Your Valentine’s Day list would probably include a special gift for him or her, chocolates, wine/champagne, a new outfit for date night… but what about your condoms?

CondomFun Facts

The National Family Planning Board (NFPB) is encouraging persons to make a commitment to use condoms this Valentine’s Day and every day going forward, until you have been tested for HIV and other STIs, settled on one partner and may be ready to get pregnant.

We understand that this conversation with your partner can be difficult, especially if you have already started having unprotected sex. Here are some tips to help in your condom negotiation:

Select an appropriate time

Let’s be honest, the ‘heat of the moment’ may not be a good time to discuss condom use for the first time. We, at the NFPB, suggest bringing up the topic at a time when you are both relaxed, without too many distractions and when there are no children around. For example, during dinner or doing chores around the house.

Let them know you are serious

Let your partner know that you are serious about your health and his/her health as well. For example you may say, “I want to have sex with you, but I won’t unless we use a condom.”

If he/she says “no”

We know some partners may argue about using condoms, especially those who may not be wearing the right size condoms or who have not explored their options and as a result, do not enjoy sex with a condom. Don’t be surprised if you hear them say:

  • “You nuh trust me?”
  • “Yuh think me ah give yuh bun?”
  • “I’m already on the pill so don’t worry, I won’t get pregnant”
  • “It’s not as nice with the condom. Skin-to-skin feels better”
  • “Yuh nuh love me?”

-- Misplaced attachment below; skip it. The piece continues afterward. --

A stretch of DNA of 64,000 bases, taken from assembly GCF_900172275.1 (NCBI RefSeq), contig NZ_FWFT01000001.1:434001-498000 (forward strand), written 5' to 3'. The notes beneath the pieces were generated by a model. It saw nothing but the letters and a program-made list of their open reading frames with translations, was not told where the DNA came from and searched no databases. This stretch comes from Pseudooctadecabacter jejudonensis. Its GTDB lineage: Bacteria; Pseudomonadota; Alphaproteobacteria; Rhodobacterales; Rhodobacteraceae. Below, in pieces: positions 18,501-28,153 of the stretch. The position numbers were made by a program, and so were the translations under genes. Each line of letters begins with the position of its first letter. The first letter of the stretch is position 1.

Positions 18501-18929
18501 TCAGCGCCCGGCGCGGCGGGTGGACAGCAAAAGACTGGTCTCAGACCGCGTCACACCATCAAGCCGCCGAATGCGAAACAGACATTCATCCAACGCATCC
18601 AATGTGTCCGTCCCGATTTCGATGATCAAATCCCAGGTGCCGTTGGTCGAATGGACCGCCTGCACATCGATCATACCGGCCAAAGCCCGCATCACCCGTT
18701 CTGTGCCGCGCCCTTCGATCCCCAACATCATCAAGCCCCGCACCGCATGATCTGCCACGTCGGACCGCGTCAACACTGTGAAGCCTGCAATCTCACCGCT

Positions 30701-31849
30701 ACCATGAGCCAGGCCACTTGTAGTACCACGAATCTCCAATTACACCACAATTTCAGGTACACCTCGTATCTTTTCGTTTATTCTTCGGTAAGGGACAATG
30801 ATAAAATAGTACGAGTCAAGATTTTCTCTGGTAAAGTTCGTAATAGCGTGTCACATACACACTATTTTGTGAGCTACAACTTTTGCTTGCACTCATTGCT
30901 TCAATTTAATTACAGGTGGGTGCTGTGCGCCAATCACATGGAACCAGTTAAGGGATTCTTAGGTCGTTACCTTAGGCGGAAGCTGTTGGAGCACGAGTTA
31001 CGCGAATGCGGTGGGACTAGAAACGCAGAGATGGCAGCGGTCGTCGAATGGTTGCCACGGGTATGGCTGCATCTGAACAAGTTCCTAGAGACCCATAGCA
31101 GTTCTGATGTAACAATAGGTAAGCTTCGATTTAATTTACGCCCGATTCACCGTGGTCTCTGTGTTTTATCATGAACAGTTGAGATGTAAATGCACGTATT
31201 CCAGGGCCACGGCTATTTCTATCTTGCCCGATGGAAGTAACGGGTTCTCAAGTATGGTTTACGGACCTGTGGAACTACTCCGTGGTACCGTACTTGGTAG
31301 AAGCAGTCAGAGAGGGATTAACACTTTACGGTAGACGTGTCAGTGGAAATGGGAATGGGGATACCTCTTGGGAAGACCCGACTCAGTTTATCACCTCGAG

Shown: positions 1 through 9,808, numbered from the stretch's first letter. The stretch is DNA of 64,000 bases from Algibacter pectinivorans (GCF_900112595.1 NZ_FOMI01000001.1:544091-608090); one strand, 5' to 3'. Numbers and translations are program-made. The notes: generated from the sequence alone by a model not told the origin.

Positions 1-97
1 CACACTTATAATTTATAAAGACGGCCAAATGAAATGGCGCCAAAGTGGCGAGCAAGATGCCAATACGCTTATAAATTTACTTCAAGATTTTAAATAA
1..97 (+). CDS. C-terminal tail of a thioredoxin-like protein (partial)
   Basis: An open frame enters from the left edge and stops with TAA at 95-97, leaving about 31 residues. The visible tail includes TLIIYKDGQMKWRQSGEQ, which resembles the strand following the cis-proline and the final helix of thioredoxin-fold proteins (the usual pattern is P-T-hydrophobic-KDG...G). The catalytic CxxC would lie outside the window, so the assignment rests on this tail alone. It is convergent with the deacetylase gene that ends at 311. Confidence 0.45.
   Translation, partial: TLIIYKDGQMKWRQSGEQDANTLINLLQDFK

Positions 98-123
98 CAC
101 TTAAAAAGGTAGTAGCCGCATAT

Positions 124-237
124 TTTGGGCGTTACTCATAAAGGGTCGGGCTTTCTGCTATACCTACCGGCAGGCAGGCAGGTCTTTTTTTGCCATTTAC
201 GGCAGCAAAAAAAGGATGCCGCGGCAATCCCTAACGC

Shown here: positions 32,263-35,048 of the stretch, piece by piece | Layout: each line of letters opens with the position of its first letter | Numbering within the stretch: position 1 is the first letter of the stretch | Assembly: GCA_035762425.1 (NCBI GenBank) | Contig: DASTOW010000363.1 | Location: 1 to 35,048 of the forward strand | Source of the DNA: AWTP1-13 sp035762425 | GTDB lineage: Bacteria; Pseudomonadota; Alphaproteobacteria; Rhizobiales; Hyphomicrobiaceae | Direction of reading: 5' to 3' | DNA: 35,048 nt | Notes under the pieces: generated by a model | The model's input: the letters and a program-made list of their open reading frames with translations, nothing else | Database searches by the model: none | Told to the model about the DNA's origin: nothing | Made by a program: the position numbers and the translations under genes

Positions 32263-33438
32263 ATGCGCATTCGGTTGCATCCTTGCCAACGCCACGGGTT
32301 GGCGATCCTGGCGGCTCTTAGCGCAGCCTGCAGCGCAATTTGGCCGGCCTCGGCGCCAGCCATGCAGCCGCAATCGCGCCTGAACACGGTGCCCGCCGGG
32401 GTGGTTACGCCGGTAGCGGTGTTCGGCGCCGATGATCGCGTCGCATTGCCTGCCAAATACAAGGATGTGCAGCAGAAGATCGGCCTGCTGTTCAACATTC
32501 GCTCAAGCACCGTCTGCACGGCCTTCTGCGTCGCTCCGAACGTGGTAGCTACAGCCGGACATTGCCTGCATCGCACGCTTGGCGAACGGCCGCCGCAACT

• “Nuh worry, I will pull out”

So you have to be prepared with your response. These could include:

  • “I trust you, I just don’t trust your ex-girlfriends/ex-boyfriends.”
  • “I just want us to start being more responsible.”
  • “The pill only protects against pregnancy, not STIs. You cannot see or smell most STI infections. That means you can’t just look at a partner and know whether or not he or she is already infected. When was the last time you got tested?”
  • “We can make it nice. There are so many condom styles – flavoured, ribbed, ultra thin – let’s explore and choose one we both like.”
  • “I do love you, that’s why I want to make sure we are both safe and protected.”
  • “Pulling out doesn’t always work. I enjoy sex more when I know I don’t have to worry.”

Get creative

With a bit of creativity, you and your partner can have fun times using condoms. There are a wide variety of condom brands, sizes, textures, colours, scents, flavours and thicknesses available in Jamaica. Experiment to discover which type(s) you both prefer. You can also have fun putting the condom on… you can make this a regular part of foreplay. Just remember, try not to do anything that might tear, puncture, or otherwise damage the condom!

Stick to it

Condoms should not be a “sometimes thing”, but instead, an “every time thing”, unless you both have been tested within the last three months, have only one faithful, uninfected partner and/or want to get pregnant.

Condoms can be fun, pleasurable and they remove the fear of unplanned pregnancy and STIs during intercourse. Condoms are affordable and efficient and the NFPB is encouraging all persons to use condoms this Valentine’s Day and every day going forward. The NFPB also advises persons to take advantage of dual-method use, this is the use of the condom along with another contraceptive method at the same time. This could be the pill, injection, Jadelle implant or the intra-uterine device (IUD). Dual-method use provides that extra assurance in avoiding unplanned pregnancy.